Class 7 and it's many derivatives: past, present and future

DrZero

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THE PAST:

I really enjoyed this article, especially the vintage photos of Class 7 racers in the 1970s and 1980s, with trucks by Isuzu, Mitsubishi/Dodge, and Nissan as well as the more common Ford and Toyota.


Which got me thinking about the state of Class 7 these days, which I haven't really kept up on. It seems to have changed a lot, here's the rough rules. OK, let's see if I have this right:

THE PRESENT:

SCORE Class 7 - Open Production - Unlimited. This is basically a smaller trophy truck - tube chassis with a 6 cylinder engine. 90" inch track width. Unlimited forced or naturally asperated 4 cylinder, And six cylinder Turbo engines up to 3.5 liters - must be sealed. For normally asperated the limit is 4.5 liters and they don't have to be sealed, apparently. 3000 lbs. Stock appearing body.

SCORE Class 7F - Open Production - Mini or Mid Sized Truck "F" stands for "frame" and you have to have a production frame in this class. 87" track width, Six Cylinder 4.5L max for normally asperated, 3.5L for most turbos (listed acceptable engines). Wide latitude, Suspension is open but must maintain stock concept.

SCORE Class 7-SX - Stock Production - Mini Pickups Up to 4.0 Liter naturally asperated engines. Attempt to keep mods down, some suspension mods allowed, stock front diffs required, must use manufacturers transmission, have to have working doors. Basically a pretty stock truck. 12" front suspension travel limit. 3,000 lbs minimum. Lots of stock sheet metal must be retained.

And - oh yeah - this is the category that the car companies like. Chevy ran their high end Colorado off road version in this (with a hired gun pro racer) and "won" "the Baja" - ignore that it was a class win with two trucks in the class, it makes decent ad copy. (One wonders if they have a gentleman's agreement as Ford seems likely to try the same stunt with the new Bronco.)

Flipping over to the Best in the Desert, you again have three mini-truck classes, in ascending order:

BITD Class 7100 - Mini Truck Challenge - Sportsman Mini or Mid Sized Truck Stock Engines up to 4.3L V6's permitted., must retain stock EFI. 300 Horsepower Limit. Limited suspension modification: 18 inch rear travel limit. Stock working doors. 3,250 lbs minimum weight.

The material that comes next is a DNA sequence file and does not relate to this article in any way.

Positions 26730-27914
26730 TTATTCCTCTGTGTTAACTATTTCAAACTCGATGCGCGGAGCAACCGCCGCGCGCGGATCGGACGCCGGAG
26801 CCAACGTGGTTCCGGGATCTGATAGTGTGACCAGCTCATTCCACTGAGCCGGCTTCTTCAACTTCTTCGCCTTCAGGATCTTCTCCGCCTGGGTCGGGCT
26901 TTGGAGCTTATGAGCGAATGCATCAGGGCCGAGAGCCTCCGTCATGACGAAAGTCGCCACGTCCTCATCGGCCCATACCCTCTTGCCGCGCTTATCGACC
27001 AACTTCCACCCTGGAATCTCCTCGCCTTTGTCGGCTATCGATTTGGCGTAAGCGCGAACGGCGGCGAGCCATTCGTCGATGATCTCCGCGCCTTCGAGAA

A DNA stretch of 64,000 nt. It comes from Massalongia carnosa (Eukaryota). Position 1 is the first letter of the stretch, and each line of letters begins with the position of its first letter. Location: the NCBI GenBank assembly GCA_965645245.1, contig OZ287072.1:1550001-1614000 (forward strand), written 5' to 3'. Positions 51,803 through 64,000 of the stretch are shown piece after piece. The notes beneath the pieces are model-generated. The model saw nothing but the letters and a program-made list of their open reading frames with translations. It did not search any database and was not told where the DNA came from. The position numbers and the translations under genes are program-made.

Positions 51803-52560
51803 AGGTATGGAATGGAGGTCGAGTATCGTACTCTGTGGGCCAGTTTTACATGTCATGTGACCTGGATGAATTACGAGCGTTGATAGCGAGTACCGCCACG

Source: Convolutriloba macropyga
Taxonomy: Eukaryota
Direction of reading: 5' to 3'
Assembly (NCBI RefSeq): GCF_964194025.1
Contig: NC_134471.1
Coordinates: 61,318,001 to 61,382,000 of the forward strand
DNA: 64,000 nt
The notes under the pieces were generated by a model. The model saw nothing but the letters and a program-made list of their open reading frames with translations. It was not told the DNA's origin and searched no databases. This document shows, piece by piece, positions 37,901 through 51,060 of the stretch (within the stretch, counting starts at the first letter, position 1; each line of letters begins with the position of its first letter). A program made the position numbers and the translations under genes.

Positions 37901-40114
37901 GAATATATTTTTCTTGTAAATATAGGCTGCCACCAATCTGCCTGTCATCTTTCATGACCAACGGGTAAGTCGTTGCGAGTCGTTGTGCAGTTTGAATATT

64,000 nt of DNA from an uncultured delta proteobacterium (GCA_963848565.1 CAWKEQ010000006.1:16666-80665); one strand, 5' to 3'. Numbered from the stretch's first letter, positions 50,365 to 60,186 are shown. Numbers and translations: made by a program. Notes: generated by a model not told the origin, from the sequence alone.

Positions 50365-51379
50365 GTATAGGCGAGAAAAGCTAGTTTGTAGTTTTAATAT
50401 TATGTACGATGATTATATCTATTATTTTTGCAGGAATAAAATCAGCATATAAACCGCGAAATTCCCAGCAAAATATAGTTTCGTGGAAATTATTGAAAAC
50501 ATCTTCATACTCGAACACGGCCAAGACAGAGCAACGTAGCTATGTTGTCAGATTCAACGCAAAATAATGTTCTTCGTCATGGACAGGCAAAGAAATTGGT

BITD Class 7200 - Mini Trick Truck Specific 6 Cylinder engines permitted - "turn key only". (Weirdly) Ford 5.0 Liter V8's and GM LS3 V8 engines ARE permitted in this class. 87" max width. Maximum 37" tire size.

BITD Class 7300 - Pure-stock Production Mini or Mid-Sized Pickup/SUV Very Limited suspension modifications, Stock engine up to a 4.3L V6, stock heads, stock location. Maximum 35" tire size.

Which of these are attractive, and to who?

Back in the golden era (covered in the article up top) class 7 was an everyman's class. Ford Rangers and the various Japanese built mini-trucks were everywhere, could be had cheaply, and looking at the pictures were mostly raced in a pretty stock configuration.

In 2021 we have a number of UTV's that at least appear initially to be a cheaper starting point than buying a stock truck for building a Class 7 racer. Fabrication is probably simpler - no sheet metal to work around and mod. Starting suspensions are higher tech than those on stock trucks which are still leaf springs. Even starting with a cheap used truck you are going to pump a lot of modifications into the vehicle and still end up with something that's not particularly fast or well suspended for it's size. Not to mention the UTV will be lighter and easier to tow to the races. Still, if you have to have a truck to race the SCORE Class 7SX and BITD Class 7300 are the cheapest way to get started. If you are clever you might be able to build one that works in both series. I'm not clear on what the difference of the BITD Class 7100 - Sportsman designation means exactly? More pure amateur I think - lower fees to enter, no cash for winning? (Vague guess, sorry)

At the high end the SCORE Class 7 will certainly permit super capable vehicles being built, but it's hard to understand why someone would not just go ahead and build a full trophy truck. The differences (and therefore costs) are slight. The small-block Chevy and Ford V8s are proven and widely available motors - will it be cheaper to put a V6 in and try to wring high horsepower out of it? Time will tell if there is an audience for this class.

Which strangely leaves SCORE Class7F as what, exactly. Well surprisingly I now sort of get this. If you are ambitious about building a truck for racing, and after doing all the required cage building, fuel cell installation, and probably replacing as much sheet metal with fiberglass as you can you are underwhelmed with the idea of having suspension with a limited 12" of travel and other limitations of the SX class, but you are still trying to keep your vehicle build under $100K this your class.

The downside of all this is that the mini-trucks are spread out all over the place with these different classes, and as previously mentioned the UTV's provide an alternative (and probably cheaper still) option for entry into the sport.